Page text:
I agree it’s a shame that the environmental movement was so successful in preventing nuclear construction from the 80s to the present day, and we would no doubt be in a better position on climate change at the moment if we had gone down the French route then, but its a bigger shame that the nascent renewable revolution of the 70s was stifled so successfully. Which paradigm would you rather had been dominant for the past 30 years?

Why make the same mistake again?

And why feel the need to court controversy so closely George?


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A novel sort of corporate taxation?

I’ve been thinking about how tax reform could drive positive social change for a while, particularly corporate taxation, as it seems very large corporations have a wee bit of a problem behaving responsibly and playing nicely with the rest of us.

I’m not much of an economist, so the following should be taken with a pinch of salt…

But as far as I can see the central issue is how to put pressure on corporate entities to behave responsibly within the wider socio-economic ecosystem.

In natural ‘climax’ ecosystems (which are surely what we should be aiming for in socio-economic terms) stability is achieved via positive and negative feedback mechanisms – the same things that maintain homeostasis in the human body.

Taxation systems are already filling a regulatory role in our socio-economic ecosystem, so why not tailor them further towards homeostasis – or rather, since we want to allow change, but try to limit negative impacts of change, tailor them towards sustainability.

I would identify the two major enablers of corporate irresponsibility as follows:

(Not saying that there aren’t others mind…)

1) Inequality – the larger the corporation, the greater the divide in pay between top and bottom. Hence fewer, larger corporations means more people in greater poverty than would otherwise be the case. Globalisation makes this problem even worse – if corporate pay strcutures are a pyramid, with many low-paid workers supporting a few plutocrats, then globalising the pyramid makes the difference between the top and the bottom much greater, while obscuring the differential across national borders. If we have to have pyramid shaped pay structures, the pyramids should be as small as possible…

2) Geographical reach – Once a corporation reaches a certain size it can dominate national and international economies, to the point where its failure would have disastrous consequences for others. It then becomes rather less likely to behave responsibly, being able to take bigger risks and having greater legislative power than one might wish for a wholly self-interested, largely unaccountable legal entity.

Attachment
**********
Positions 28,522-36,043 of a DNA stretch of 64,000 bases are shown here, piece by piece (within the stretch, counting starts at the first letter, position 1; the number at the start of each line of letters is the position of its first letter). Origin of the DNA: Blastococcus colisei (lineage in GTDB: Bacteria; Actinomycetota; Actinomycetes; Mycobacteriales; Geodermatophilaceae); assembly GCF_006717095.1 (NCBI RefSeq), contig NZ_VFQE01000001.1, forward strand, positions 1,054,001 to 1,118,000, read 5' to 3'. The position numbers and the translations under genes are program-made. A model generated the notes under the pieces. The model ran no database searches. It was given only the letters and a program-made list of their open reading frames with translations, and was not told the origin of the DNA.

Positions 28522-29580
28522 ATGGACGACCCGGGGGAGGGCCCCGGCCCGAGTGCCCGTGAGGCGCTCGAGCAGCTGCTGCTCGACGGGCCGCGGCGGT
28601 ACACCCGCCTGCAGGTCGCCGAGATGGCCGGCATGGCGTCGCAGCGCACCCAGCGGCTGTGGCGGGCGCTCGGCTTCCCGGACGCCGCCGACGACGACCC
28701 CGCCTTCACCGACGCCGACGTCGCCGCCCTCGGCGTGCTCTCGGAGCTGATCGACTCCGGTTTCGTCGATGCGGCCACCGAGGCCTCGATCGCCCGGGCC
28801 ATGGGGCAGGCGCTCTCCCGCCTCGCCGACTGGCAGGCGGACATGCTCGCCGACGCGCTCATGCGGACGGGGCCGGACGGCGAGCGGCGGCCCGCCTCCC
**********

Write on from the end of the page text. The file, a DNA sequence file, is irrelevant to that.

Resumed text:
I would like to see an analysis of what a corporate taxation system based on two metrics would do.

1) Tax proportional to the ratio of annual pay between the highest and lowest paid employee.

2) Tax proportional to the distance between a corporations Head Office and its farthest offices.

The system should be set up so that a company could have global reach but would then be required to have a very low ratio of highest to lowest pay, or have a high ratio of low to high pay, but a lower geographical reach. The consequence of doing neither would be a punitive rate of taxation.

The two rates should cross in the middle, as it were, and be set so that companies which occupy this middle ground continue to pay the same tax rate as they currently do. Smaller companies (by the two metrics outlined above) would pay less tax than they currently do, and larger would pay more.

Growth of new enterprises would therefore be encouraged, up to a point beyond which the increasing tax burden of further growth would inhibit that growth – unless the company operates in a very egalitarian way, or maintains a very small global footprint.

What do you think?

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Deny, Dupe and Delay…

Just got back from Ecobuild 2011, or more precisely from Stream 2 of their conference programme, a series of seminars and lectures with the theme ‘Beyond Construction: achieving a sustainable future’. Some truly excellent speakers, and a good audience too.

There were a couple of panel members whose views gave me pause though, and I think it’s worth having a think about them and what they said. Both were good examples of the kind of arguments that get used to water down responses to the global sustainablilty crisis, and that appear to come from neutral, or even green, political territory.

One was Rita Clifton, a Saatchi and Saatchi vet and current chairman of Interbrand. The other was Michale Portillo, former future prime minister. I’ll look at what Ms. Clifton had to say first – Portillo will have to wait for another post.

The panel were debating ‘Ending our love affair with more’, and the other three speakers (Richard Douthwaite, Clive Hamilton and A C Grayling) all gave good reasons for thinking that ending our love affair with more would be a good thing, both for us and for the planet. All well and good, and a rather refreshing shower of sanity…